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Courtesy David Damian Figueroa
Courtesy David Damian Figueroa

'The Wizard of Oz' with a Latino Twist

Author David Damian Figueroa has adapted the American classic to Latino culture

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David Damian Figueroa grew up working in the agricultural fields in Yuma, Arizona, and that experience was what inspired him to write his second children’s book: El Oz, an adaptation to Latino culture of the American 1920s classic book, The Wizard of Oz

The book stars a Mexican girl from El Pueblito de Los Milagros, and her devoted Chihuahua, Pepito, who live on a ranchito with Tia Tonia and Tios Ozvaldo, Wilfredo, Pablo, and Leonardo. Dolores is accustomed to living a simple life filled with folk dancing, daily chores of feeding the farm animals, laundry, and cooking meals for the family. 

Even though Dolores' tia and tios profit from the crops they grow on their ranchito, they still struggle to compete in the changing economy. Their efforts to carve out a traditional living prove futile. With the threat of losing the farm, Tio Ozvaldo makes a difficult decision to travel to the City of Angeles to find work and send money back to the family. 

Meanwhile, making regular payments for the ranchito to the insufferable landlord, Señora Vicenta, becomes increasingly tricky. A sudden rainstorm hits. Dolores and Pepito take cover under a large tree. When they awake, they find themselves in a strange land. A place where flowers with faces sing and her dog, Pepito, can now speak. A hummingbird guides them to the guardian Necaxa, who gives Dolores a red heart-shaped necklace for protection, and instructs Dolores to follow her own heart down a talavera tiled path to Ozlandia. Only he can help her to return home. Along the way, Dolores and Pepito meet Necaxa, Los Chiquitos, El Empresario, and befriend Welo, Hierro, and El Leon. They help protect them from the evil and wicked La Chaquetza and Los Malalas.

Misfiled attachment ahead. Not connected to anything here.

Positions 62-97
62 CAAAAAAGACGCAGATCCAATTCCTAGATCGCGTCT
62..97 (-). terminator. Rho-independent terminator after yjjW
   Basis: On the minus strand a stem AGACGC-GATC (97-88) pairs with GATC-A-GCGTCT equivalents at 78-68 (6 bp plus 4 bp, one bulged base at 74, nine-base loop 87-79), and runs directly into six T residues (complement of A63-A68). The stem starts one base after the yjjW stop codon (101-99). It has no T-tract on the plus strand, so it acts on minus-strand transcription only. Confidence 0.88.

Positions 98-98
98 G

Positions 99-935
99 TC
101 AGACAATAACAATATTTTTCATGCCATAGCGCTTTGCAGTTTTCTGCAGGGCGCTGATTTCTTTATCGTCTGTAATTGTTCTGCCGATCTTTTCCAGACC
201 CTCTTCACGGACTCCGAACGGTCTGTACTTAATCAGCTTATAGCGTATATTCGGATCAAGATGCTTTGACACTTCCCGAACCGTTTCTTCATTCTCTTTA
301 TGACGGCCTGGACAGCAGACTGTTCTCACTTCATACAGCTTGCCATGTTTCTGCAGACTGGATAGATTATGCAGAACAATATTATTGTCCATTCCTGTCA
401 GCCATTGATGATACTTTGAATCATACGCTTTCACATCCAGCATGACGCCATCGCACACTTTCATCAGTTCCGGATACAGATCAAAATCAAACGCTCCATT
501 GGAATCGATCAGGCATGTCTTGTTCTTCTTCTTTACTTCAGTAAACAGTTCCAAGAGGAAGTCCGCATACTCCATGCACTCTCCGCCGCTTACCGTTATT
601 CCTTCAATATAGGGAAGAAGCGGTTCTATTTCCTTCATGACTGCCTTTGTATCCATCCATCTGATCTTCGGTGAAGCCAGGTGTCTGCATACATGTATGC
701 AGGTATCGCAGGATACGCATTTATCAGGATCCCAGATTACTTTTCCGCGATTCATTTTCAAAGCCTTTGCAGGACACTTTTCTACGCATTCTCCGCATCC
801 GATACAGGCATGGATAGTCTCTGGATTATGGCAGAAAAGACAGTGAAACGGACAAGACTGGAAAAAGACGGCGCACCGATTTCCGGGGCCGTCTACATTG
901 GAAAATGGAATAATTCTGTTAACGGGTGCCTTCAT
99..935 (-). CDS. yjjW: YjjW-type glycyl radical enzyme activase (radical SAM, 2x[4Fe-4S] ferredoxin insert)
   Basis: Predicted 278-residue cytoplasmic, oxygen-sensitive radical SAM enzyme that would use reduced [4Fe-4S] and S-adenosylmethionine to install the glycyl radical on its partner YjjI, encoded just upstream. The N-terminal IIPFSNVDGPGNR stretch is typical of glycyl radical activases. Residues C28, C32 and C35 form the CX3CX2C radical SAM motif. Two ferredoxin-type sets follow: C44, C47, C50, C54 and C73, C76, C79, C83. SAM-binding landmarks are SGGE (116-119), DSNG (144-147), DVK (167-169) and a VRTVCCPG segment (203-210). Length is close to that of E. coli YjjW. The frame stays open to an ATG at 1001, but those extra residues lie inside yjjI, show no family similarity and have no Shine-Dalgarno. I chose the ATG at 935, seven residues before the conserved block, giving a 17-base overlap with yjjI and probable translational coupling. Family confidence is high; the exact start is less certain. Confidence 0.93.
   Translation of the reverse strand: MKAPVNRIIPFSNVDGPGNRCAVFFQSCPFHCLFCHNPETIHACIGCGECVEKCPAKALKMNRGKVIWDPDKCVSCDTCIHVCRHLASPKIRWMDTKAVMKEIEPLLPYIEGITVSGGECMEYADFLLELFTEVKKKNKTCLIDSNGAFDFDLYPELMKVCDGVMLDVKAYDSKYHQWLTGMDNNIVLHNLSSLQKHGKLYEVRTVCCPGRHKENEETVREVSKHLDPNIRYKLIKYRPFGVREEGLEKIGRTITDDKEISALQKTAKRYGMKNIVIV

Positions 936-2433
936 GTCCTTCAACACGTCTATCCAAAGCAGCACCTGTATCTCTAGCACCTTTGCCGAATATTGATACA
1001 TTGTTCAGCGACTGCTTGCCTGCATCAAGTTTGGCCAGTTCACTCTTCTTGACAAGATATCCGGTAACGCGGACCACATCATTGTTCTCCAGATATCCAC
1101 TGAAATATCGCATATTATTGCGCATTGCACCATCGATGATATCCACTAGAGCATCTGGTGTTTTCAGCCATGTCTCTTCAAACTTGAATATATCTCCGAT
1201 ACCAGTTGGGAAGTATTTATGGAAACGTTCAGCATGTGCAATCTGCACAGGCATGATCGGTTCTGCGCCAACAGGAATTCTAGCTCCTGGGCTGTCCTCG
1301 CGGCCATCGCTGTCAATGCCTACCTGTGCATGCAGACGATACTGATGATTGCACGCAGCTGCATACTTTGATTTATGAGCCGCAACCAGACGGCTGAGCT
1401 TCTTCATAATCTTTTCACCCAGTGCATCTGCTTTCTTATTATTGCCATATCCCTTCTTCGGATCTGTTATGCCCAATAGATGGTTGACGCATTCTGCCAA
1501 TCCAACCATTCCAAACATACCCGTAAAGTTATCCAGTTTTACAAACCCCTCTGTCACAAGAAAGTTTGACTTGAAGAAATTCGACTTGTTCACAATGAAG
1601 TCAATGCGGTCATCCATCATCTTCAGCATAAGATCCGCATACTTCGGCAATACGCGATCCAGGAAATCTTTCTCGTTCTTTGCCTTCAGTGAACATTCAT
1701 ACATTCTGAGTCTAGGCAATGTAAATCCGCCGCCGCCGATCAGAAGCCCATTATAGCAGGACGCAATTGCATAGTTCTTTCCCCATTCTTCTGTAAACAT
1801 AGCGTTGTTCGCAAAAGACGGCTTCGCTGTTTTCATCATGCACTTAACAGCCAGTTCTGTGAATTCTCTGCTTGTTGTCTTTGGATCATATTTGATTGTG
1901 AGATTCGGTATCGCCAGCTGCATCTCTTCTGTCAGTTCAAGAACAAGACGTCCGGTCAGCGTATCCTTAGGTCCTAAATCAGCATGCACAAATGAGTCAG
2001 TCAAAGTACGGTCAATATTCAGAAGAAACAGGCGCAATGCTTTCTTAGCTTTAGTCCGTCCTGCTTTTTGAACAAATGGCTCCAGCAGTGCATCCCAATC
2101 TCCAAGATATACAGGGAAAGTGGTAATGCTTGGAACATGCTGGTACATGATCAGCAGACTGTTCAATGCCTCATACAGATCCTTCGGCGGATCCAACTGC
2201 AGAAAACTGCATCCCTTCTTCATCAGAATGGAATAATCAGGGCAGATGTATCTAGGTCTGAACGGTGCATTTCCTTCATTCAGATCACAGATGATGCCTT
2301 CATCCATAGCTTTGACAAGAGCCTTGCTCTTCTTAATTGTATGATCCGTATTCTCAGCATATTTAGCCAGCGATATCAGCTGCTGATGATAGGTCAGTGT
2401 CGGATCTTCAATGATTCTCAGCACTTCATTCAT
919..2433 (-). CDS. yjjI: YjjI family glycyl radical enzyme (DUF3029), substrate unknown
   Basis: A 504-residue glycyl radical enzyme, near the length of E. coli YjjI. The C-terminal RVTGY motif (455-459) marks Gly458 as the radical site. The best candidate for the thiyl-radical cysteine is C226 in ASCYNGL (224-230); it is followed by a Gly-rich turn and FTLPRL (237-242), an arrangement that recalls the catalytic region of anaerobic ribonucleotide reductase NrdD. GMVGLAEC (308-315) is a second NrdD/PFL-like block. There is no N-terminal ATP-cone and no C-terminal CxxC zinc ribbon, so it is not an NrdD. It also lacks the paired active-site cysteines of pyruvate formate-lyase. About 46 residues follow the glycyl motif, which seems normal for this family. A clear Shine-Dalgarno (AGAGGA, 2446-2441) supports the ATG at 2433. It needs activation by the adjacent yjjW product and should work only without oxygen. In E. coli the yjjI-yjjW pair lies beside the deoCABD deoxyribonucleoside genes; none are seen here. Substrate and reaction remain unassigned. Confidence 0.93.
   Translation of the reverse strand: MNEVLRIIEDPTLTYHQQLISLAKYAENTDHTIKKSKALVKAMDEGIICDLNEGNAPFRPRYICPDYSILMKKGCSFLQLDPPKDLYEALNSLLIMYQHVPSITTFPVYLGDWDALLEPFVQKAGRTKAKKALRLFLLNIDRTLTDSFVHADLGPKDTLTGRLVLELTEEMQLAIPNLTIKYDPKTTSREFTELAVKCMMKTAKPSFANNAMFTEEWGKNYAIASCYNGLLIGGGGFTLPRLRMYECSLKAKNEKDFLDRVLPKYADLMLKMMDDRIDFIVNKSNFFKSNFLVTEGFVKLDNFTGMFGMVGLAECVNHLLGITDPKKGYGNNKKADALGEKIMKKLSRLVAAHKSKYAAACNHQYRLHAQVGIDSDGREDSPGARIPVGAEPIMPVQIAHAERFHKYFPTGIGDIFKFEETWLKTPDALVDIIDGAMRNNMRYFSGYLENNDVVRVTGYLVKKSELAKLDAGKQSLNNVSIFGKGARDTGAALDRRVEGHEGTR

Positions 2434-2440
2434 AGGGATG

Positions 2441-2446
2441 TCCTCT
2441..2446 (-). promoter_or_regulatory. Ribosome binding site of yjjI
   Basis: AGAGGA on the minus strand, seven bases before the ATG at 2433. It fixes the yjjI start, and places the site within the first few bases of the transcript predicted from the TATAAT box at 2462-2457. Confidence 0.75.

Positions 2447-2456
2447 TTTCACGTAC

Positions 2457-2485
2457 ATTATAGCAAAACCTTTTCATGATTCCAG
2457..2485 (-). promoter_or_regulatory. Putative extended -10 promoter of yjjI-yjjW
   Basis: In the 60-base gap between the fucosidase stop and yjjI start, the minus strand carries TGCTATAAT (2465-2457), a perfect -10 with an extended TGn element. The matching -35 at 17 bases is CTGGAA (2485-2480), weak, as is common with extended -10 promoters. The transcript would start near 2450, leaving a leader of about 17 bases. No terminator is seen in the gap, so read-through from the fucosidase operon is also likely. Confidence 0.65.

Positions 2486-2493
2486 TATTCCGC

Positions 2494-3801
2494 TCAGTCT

“This book is very much about agriculture, the food, the soil, and it’s very much inspired by my trips to Puebla Mexico and also the surroundings that I grew up the smells and the foods all the things in Yuma, Arizona, I have a lot of fond memories there,” the author, producer, and farmworker rights activist told KYMA/CBS.

As he explained KYMA, Figueroa spent a lot of time working with his Mexican mother, who taught him the art of positivity through traditional Mexican songs, storytelling, and sayings. 

“I wrote this book because I really felt it has a lot of messages in it, a lot of symbolism, and a lot of things I learned along the way,” Figueroa said. 

The book, available on multiple online sites including Barnes and Noble, GoogleBooks, and Amazon,, will be published in Spanish in 2023. 

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